Arup SoundLabImage courtesy of Arup.
 
 

We got all the judges out to California to view the virtual model inside a CAVE. This allows them to study the sight lines, how the lighting and daylight impacts the space, or if there are any glare issues while they're inside the space. They're also able to hear how the space sounds.

 
 
Virtual model inside CAVEImage courtesy of Arup.
 

 

Since it's a virtual model, we're able to change the design based on their feedback and then give them another experience with that feedback integrated, whereas a prototype - a physical model - once it's built and they study it, that's pretty much all they can do with it. There's a huge use value in leveraging virtual reality design.

 

Immersing all senses

Connecting different disciplines, different skills, and different technologies together is what gives what we know as VR today an even more immersive experience. Sight and sound are just a couple of senses, but at Arup, we also have this technology called the vibration platform, where we study and simulate vibrations of floor slabs inside buildings.

For example, you have a building where there's a concert in one room, and there's thousands of people dancing along to the music, causing the room to shake. Adjacent to that room is a retail center. Depending on the frequency of the music and the people in the retail center, shopping can feel discomforting. Since the shoppers may be unaware of what's happening in the next room, the rumble could feel like an earthquake.

 

 

ArupImage courtesy of Arup.
 
 

We use our vibration platform to help our clients understand what could be experienced in their building, and let them experience what their options would feel like. Technologies like this and VR give our clients the ability to experience the design, make decisions based off of data that's been collected, and it allows them to change and iterate on the design before anything is built. It truly changes the way we do business, as we're bringing the clients in earlier at the design stages, and they're making smarter, more informed decisions based on what they've experienced.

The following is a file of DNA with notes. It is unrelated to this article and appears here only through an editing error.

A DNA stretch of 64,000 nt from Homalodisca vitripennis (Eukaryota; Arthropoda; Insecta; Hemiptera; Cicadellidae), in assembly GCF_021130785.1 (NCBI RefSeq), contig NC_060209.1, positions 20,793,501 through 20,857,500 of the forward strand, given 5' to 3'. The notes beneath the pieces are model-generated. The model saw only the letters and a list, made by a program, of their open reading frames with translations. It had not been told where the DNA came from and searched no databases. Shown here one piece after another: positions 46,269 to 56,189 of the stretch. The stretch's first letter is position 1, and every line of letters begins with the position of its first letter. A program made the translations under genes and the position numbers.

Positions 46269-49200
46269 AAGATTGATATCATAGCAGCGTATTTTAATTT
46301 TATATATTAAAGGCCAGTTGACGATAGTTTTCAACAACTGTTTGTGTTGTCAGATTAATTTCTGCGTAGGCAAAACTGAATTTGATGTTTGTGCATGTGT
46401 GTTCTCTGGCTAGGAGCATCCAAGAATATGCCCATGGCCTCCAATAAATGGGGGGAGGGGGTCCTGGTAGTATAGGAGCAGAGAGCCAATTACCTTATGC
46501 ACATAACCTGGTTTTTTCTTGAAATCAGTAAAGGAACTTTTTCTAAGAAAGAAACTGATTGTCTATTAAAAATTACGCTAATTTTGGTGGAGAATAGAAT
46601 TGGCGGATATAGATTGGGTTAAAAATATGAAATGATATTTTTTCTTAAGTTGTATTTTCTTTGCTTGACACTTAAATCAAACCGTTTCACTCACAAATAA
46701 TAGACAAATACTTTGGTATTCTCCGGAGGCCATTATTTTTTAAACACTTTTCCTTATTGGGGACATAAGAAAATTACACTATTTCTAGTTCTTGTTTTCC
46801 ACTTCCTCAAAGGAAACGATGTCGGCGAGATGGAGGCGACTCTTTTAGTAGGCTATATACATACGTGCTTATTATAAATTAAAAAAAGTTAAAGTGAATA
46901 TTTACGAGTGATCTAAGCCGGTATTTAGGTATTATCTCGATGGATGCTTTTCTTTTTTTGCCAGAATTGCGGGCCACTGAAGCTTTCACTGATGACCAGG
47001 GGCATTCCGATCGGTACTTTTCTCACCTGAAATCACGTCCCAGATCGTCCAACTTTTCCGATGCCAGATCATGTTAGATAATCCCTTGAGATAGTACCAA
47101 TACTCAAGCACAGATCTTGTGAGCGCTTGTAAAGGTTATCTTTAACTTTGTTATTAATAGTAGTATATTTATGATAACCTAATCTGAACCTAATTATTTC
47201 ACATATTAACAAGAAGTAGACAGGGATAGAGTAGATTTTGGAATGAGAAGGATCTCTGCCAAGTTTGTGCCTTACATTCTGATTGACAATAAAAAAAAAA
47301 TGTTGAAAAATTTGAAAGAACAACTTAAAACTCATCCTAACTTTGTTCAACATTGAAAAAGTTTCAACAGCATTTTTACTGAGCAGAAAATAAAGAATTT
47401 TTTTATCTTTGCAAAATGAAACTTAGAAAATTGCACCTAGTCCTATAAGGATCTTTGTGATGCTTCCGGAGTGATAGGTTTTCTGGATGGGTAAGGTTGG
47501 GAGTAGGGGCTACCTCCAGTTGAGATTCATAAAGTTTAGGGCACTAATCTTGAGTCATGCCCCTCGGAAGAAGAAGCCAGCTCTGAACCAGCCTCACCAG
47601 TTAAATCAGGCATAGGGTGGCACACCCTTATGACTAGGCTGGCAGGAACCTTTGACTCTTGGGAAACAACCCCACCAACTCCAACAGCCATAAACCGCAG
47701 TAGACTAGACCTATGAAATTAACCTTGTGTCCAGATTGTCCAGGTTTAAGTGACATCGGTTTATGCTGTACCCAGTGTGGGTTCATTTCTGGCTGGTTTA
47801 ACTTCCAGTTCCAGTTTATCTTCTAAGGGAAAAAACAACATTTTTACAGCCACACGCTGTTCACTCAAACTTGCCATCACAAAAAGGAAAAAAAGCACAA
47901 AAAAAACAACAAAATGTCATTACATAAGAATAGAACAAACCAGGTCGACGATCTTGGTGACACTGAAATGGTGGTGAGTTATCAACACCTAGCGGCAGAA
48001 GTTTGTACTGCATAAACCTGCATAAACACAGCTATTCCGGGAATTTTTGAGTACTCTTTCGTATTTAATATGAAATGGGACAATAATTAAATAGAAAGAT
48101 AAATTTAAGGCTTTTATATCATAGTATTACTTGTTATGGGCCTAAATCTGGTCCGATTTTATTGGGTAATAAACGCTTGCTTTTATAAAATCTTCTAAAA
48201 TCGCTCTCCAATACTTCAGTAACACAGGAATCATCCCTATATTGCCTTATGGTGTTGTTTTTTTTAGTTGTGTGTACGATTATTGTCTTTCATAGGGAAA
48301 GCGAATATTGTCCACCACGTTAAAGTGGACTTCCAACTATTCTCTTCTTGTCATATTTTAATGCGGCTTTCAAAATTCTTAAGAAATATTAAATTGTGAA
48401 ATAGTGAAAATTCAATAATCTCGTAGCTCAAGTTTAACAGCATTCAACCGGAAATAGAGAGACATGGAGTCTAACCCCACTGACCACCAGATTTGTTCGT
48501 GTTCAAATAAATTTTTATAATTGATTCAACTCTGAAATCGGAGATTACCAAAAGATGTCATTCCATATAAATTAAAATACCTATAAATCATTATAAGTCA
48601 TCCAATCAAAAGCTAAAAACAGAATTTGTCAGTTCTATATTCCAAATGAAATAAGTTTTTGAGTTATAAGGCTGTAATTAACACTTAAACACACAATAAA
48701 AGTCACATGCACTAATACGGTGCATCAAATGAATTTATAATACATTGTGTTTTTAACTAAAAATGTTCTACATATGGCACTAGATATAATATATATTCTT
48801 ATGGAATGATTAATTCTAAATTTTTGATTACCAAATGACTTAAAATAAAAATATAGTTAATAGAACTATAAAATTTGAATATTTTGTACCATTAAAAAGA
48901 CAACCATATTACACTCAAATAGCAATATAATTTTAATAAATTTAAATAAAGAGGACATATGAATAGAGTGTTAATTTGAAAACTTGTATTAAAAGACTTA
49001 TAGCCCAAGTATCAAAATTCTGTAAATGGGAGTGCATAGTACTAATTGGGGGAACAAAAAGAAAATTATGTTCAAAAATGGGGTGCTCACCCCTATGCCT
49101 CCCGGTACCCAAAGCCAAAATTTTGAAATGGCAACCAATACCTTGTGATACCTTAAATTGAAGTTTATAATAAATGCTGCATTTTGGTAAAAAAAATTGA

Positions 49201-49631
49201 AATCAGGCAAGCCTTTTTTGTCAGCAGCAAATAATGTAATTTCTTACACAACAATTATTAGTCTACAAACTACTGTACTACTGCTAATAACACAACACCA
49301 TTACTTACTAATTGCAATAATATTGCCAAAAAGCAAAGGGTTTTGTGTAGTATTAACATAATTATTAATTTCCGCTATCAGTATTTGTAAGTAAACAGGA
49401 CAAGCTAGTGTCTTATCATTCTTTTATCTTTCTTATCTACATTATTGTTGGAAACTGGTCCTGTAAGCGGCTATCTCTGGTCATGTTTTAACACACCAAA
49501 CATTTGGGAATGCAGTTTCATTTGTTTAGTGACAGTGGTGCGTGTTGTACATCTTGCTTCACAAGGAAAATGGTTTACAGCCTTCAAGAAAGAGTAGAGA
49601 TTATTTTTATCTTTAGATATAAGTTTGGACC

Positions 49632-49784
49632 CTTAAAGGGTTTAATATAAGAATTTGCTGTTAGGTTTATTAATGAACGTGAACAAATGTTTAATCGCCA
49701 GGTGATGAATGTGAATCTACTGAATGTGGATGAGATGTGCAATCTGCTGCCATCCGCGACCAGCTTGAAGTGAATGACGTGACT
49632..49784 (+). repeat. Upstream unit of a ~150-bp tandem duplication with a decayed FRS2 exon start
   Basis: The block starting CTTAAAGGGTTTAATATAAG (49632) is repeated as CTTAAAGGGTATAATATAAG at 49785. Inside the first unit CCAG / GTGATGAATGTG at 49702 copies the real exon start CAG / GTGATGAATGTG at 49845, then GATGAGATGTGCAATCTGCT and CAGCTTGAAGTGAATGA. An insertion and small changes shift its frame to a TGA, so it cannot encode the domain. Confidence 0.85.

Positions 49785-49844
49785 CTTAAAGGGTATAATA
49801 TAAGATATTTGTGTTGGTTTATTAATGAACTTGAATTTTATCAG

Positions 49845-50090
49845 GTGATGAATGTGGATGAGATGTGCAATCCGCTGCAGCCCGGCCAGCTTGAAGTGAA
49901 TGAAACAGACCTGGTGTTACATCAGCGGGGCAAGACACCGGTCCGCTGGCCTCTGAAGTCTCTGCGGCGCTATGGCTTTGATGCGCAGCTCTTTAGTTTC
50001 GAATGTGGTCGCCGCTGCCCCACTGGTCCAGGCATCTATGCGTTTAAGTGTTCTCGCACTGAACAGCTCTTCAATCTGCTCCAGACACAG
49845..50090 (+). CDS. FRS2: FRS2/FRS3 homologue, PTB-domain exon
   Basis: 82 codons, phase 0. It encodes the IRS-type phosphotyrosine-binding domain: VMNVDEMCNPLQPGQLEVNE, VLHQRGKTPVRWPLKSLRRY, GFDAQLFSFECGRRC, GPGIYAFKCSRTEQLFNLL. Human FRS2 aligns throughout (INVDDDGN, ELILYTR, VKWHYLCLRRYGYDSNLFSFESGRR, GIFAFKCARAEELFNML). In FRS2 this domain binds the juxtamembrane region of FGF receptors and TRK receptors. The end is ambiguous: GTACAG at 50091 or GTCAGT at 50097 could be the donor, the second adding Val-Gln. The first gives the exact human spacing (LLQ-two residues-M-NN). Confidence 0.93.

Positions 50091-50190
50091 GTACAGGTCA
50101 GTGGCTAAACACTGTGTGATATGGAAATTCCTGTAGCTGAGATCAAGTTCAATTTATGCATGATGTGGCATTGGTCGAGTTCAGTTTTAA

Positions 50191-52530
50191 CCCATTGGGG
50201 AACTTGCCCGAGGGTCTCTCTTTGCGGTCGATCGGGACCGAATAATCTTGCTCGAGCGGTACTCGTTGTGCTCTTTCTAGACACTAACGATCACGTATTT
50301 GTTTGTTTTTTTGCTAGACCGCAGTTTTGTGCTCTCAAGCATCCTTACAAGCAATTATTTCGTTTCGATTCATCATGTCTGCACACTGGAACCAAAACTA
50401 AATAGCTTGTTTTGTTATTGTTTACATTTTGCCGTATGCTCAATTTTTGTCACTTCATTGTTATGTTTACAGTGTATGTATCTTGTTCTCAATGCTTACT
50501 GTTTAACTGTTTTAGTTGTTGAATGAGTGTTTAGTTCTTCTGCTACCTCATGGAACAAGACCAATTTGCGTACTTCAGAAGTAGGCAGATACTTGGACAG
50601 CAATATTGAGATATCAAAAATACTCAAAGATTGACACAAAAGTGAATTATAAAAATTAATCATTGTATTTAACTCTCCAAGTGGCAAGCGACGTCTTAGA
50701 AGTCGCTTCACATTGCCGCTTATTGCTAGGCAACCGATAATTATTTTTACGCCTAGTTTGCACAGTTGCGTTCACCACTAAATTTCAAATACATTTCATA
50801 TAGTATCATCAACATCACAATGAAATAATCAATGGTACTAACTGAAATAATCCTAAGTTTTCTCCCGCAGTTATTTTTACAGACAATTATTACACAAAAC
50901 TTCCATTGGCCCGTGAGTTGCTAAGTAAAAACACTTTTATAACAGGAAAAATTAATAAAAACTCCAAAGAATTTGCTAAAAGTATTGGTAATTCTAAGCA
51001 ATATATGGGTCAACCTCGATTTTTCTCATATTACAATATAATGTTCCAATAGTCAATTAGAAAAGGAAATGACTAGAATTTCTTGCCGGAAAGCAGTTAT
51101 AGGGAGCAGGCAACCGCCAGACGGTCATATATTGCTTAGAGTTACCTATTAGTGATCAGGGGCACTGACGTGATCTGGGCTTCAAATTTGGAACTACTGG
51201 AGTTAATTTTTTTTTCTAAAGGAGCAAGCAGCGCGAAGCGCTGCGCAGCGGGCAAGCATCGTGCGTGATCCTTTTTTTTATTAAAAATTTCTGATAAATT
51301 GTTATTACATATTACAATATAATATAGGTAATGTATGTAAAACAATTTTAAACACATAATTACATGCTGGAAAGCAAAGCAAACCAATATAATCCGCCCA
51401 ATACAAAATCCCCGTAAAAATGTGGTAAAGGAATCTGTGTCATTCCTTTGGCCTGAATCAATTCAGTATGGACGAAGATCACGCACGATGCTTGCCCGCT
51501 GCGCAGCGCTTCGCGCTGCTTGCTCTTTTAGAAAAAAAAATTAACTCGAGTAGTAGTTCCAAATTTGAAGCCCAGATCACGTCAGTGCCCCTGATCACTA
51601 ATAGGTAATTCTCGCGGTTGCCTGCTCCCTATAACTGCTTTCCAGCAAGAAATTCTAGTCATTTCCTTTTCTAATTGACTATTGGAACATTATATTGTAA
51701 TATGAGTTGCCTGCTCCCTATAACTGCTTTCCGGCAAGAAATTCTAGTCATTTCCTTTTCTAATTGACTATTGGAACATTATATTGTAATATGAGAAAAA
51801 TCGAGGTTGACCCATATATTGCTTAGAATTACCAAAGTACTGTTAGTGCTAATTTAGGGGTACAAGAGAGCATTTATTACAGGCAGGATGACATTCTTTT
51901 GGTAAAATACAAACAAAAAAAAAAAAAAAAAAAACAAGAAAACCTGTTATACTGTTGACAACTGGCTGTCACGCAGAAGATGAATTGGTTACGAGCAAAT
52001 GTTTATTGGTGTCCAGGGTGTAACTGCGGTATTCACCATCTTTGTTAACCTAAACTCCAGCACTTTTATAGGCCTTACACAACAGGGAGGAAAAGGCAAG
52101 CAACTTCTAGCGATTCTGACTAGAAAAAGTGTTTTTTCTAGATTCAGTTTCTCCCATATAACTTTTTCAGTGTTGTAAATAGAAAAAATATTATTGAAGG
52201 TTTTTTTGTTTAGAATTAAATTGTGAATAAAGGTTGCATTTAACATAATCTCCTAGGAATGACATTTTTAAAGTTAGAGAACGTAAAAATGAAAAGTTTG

Art meets engineering

One of my favorite projects recently was working with Janet Echelman on her 1.8 sculpture. It's an art sculpture that was installed at the Renwick Gallery in Washington, DC, and I helped with the lighting design. It's been up for about two years now, and it's just starting to win some awards for lighting design.

We put together a master scene of the environment inside 3ds Max that includes a model of the sculpture within the structural models of the space that our structural engineers capture. We downloaded different manufacturers' photometrics and start by placing lights to properly light the space. Once we started lighting it, we realized that we're not just lighting the sculpture.